The most prominent feature to get a Marshmallow Lollipop update out the door is a revamped Android app drawer.
The app drawer has been redesigned from the ground up, and it’s pretty cool.
Here’s a closer look at what’s changed: Android 5 and 6 have a new “Apps” tab.
You can access all your apps by clicking a button that appears on top of the “Settings” menu.
This means you can add, delete, and rename all your app icons and their names, as well as add or remove your favorites from the app drawer and other content.
The “Apps & App Switcher” section now shows all of your installed apps, with their links, their descriptions, and their status.
In addition, you can now access the “Installed Apps” section of your device’s settings, which lists installed apps that you want to keep on your device.
Google is giving us a peek at what this new app drawer looks like in action.
When you open up a new app, the icon in the upper right corner pops up with the title of the app you’re currently looking at.
In Android 5, you’d click the app’s icon, select its name, and then click the “Add” button.
But in Marshmallow, you click the icon and then select “New”.
This will open a new panel of icons for the app, and when you click on the “Apps List” button, you’ll be presented with a list of apps that are currently installed on your phone.
Clicking on any of those apps will open an app drawer, with a bunch of apps on the left and the rest of the apps on top.
You’ll have to click the apps you want, or you’ll have them hidden.
In this case, you have to hover over the “Open” icon to reveal the app.
(This is a little annoying, since it doesn’t work well in this way, so I disabled it.)
Next to the “New” button is a list called “All Apps” that has a few things you can do with it.
Click on any one of the icons to open a pop-up menu of all the installed apps on your smartphone, as shown in the image above.
You’re presented with an overview of the installed applications, as you can see from the screenshot above.
This overview lets you sort your installed applications by their categories and their categories by their icons.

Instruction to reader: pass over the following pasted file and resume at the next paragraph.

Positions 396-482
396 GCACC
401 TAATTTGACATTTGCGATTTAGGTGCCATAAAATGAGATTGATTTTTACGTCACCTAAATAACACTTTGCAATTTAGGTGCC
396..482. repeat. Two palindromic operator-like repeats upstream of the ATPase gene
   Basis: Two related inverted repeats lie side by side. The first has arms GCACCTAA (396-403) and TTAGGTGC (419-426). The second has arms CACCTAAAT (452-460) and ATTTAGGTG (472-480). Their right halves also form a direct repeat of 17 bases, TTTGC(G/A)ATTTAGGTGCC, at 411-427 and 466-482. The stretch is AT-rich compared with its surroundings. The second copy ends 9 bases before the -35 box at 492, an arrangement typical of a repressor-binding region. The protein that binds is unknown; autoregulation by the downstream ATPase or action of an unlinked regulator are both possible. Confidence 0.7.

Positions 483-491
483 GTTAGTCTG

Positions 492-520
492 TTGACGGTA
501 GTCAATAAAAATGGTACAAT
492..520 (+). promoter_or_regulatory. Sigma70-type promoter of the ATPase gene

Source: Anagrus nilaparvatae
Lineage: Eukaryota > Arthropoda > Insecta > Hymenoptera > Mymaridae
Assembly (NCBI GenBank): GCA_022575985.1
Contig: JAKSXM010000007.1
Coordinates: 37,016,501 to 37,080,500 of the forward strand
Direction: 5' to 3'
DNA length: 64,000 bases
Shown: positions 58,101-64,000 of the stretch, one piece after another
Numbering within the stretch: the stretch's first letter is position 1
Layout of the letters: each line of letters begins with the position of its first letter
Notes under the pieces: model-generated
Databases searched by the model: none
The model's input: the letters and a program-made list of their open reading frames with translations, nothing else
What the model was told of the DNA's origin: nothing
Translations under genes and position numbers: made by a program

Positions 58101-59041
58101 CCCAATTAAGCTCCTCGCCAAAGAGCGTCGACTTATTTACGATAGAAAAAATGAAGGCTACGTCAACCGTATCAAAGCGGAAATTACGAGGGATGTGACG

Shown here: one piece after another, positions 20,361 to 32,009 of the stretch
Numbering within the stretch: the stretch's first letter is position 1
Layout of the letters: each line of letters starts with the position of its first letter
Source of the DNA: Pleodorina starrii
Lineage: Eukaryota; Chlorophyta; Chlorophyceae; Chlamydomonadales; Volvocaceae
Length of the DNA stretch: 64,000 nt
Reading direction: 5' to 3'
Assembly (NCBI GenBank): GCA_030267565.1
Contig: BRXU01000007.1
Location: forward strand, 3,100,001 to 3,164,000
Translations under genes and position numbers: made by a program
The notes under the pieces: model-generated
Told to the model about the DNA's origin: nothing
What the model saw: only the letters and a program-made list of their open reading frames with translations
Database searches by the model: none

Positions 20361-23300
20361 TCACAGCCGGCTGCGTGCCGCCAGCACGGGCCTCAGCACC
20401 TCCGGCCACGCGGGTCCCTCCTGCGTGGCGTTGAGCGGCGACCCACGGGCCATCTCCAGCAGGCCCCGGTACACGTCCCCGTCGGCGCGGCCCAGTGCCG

For example, a category named “Wallpapers” might be grouped by categories like “Wallpaper, Android Wallpapers”, and “Wallscreens, Wallpapers”.
In addition to the main categories, you also have the option to sort your app categories by alphabetical order by clicking on the alphabetically ordered list in the lower right corner.
For a full list of app categories and the alphabetical ordering, you need to head to Settings > Privacy > About Phone.
The list of installed apps can also be a bit confusing at times.
You might think that “All Wallpapers” is the default “Wall” category, but you can’t see that there’s a “Wallscreen” category.
And you can only see “WallScreens” and “AllWallpapers”, but you also can’t scroll through the list.
(You can scroll though the list by dragging a thumbnail from the top of it, but it’s a bit clunky, and not always the easiest way to do it.)
Another option is to go into the app settings app and tap on the app icon and “Settings”.
The app will show you a lot more options and it’ll also let you configure how many of the new installed apps you can keep in the app bar.
The apps you add or delete will also be saved in the system app.
To be clear, you still can’t change which installed apps are in the “Wall/Wallscreen/All” categories.
So, you don’t have to uninstall apps you don,t want to have installed on the phone.
This also applies to the apps that Google introduced with Android 5 in Marshmallows Lollipop.
For those apps, you will have to re-add them to the app list in Settings > About phone.
(If you uninstall an app from the system, you won’t be able to reinstall it in Settings, because you’ve removed it from the installed app list.)
To do this, you tap on it, select the app from your phone, and click on “Remove”.
If you want your apps to be automatically re-installed, you simply have to enable “Automatically Reinstall”.
(Note: This feature is not available with the “Custom Apps” or “New apps” options.)
You can’t turn off this feature, but if you uninstall a particular app, you must re-install it.
(In general, it’s good to try and keep the apps installed, because it makes it easier to reinstall and fix bugs.)
Android 5 has the ability to do a